New Mexico Assessment Letter
May 8, 2006
Honorable Veronica C. Garcia
Secretary of Education
State of New Mexico Public Education Department
300 Don Gaspar
Santa Fe, New Mexico 87501
Dear Secretary Garcia:
Thank you for submitting New Mexico’s assessment materials for review under the standards and assessment requirements of the Elementary and Secondary Education Act (ESEA), as amended by the No Child Left Behind Act of 2001 (NCLB). We appreciate the efforts required to prepare for the peer review and hope that the process provides useful feedback that will support New Mexico’s efforts to monitor student progress toward challenging standards.
External peer reviewers and U.S. Department of Education (ED) staff evaluated New Mexico’s submission and found, based on the evidence received, that it did not meet all the statutory and regulatory requirements of Section 1111(b)(3) of the ESEA. I know that my staff has discussed the results of this review with your staff. However, I want to take this opportunity to enumerate the evidence that New Mexico must provide in order to have a fully compliant standards and assessment system under NCLB. That evidence is listed on the last pages of this letter.
I urge you to submit any available evidence demonstrating how New Mexico’s system meets the standards and assessment requirements as soon as possible. I also request that, as soon as possible, you provide us a plan with a detailed timeline for how New Mexico will meet any remaining requirements for which evidence is not currently available. After reviewing those materials, I will then determine the appropriate approval status for New Mexico’s standards and assessment system.
Enclosed with this letter are detailed comments from the peer review team that evaluated New Mexico’s assessment materials. The peer reviewers, experts in the areas of standards and assessment, review and discuss a State’s submission of evidence and prepare a consensus report. I hope you will find the reviewers’ comments and suggestions helpful, and remind you of our offer to provide you further technical assistance at your request.
We look forward to working with New Mexico to support a high-quality assessment system. If you would like to discuss this further or would like to request technical assistance, please do not hesitate to call Grace A. Ross (202-260-2493) or Catherine Freeman (202-401-3058) of my staff.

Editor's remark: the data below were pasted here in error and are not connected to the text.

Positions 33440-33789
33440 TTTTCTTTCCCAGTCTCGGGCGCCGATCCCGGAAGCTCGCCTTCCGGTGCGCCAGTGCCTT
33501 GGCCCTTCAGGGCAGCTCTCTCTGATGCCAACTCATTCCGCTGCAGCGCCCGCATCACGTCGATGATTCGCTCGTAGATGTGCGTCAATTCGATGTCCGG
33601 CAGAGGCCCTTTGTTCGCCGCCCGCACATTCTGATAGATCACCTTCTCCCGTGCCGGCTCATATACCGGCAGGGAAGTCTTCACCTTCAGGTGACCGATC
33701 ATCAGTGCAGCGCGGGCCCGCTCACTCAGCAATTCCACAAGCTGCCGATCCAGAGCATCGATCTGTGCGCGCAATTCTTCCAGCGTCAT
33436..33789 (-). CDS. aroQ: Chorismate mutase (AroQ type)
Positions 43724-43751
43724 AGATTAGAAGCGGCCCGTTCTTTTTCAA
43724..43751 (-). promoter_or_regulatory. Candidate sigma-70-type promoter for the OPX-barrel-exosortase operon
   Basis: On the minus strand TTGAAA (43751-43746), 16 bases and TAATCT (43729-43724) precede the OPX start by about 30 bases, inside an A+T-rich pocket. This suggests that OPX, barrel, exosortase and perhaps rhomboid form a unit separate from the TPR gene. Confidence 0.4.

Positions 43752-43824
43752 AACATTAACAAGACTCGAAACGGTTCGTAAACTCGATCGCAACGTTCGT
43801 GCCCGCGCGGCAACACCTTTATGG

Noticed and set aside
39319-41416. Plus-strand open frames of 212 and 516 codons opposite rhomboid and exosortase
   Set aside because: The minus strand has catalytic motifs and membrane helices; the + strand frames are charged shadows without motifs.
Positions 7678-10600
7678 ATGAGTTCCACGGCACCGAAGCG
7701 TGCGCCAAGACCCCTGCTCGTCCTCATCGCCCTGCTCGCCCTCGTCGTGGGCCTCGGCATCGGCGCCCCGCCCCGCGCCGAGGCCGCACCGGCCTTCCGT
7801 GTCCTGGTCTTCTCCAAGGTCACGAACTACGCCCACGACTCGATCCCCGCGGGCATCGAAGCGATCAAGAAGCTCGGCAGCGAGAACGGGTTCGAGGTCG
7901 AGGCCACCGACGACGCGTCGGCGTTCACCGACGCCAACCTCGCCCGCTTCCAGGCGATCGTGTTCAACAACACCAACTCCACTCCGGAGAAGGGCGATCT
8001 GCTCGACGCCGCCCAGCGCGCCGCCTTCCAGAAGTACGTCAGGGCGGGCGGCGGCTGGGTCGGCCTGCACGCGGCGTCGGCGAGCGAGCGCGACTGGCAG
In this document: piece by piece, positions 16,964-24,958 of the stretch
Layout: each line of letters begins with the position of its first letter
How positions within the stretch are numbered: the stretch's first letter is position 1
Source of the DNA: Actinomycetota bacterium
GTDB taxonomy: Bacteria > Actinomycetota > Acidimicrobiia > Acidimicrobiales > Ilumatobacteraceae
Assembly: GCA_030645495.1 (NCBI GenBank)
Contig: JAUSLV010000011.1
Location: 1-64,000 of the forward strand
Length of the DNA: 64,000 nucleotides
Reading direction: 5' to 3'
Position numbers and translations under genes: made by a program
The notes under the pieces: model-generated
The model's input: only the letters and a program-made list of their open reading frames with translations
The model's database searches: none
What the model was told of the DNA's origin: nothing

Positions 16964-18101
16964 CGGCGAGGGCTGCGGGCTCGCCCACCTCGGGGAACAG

Henry L. Johnson
cc: Governor Bill Richardson
Summary of Additional Evidence that New Mexico Must Submit to Meet ESEA Requirements for the New Mexico Assessment System
1.0 – ACADEMIC CONTENT STANDARDS
- Evidence that the State’s content standards development panels for reading, mathematics, and science included special educators.
2.0 – ACADEMIC ACHIEVEMENT STANDARDS
- Evidence that the State has alternate achievement level descriptors and cut scores for at least one grade per grade span for language arts and math, and alternate achievement level descriptors for at least one grade per grade span for science.
- Evidence of performance descriptors for high school science.
- Evidence that the State reports separately the number and percent of those students with disabilities assessed against alternate achievement standards and those included in the regular assessment.
- Evidence that the State’s achievement standards development panels for reading and mathematics included special educators.
3.0- FULL ASSESSMENT SYSTEM
- Results of the study evaluating the comparability of the English and Spanish language versions of each of the State’s assessments: language arts, math, and science.
- A clear description of the “transadaptation” process used for the Spanish mathematics assessment.
4.0 – TECHNICAL QUALITY
- With regard to the State’s general reading and mathematics assessments in grades 3-9, evidence:
- That the State has evaluated decision accuracy and consistency for each achievement level for its general reading and mathematics assessments in grades 3-9.
- That the State’s test specifications/blueprints for the general reading and mathematics assessments in grades 3-9 are detailed enough to support the development of test forms that are well-aligned to the standards and are comparable over time.
- The results of the study of the consequential aspects of validity, including specific negative unintended consequences.
- Documentation explaining how the State evaluated and used results from the DIF analyses.
- With regard to the State’s alternate assessments, evidence:
- That the State’s alternate assessments and accompanying reports adequately reflect the structures defined in the State’s academic content standards in reading and math.
- Of inter-rater agreement.
- Of clear criteria for the administration, scoring, analysis, and reporting components.
- An explanation of why Spanish-language versions of the State’s reading and mathematics assessments are provided in grades 3-9 but not in grade 11.
- Documentation showing that both the State’s alternate assessment advisory panel and the Secretary’s Assessment and Accountability Advisory Council for the general assessments include content and special education representation.
5.0 – ALIGNMENT
- Evidence of how the State will ensure alignment between its academic content standards and the alternate academic achievement standards.
- Results of the Spanish language arts assessment alignment study in grades 3-9.
6.0 – INCLUSION
- An explanation of the apparent discrepancies in enrollment and test participation data for the subgroups and a description of the procedures the State is using to improve the quality of its data management and reporting systems.
7.0 – REPORTING
- Clarification of how the State calculates participation rates. The State must calculate participation rates separately for each grade and content area and must use the number enrolled at the time of testing as the denominator.
- Evidence that the State reports assessment results for migrant students.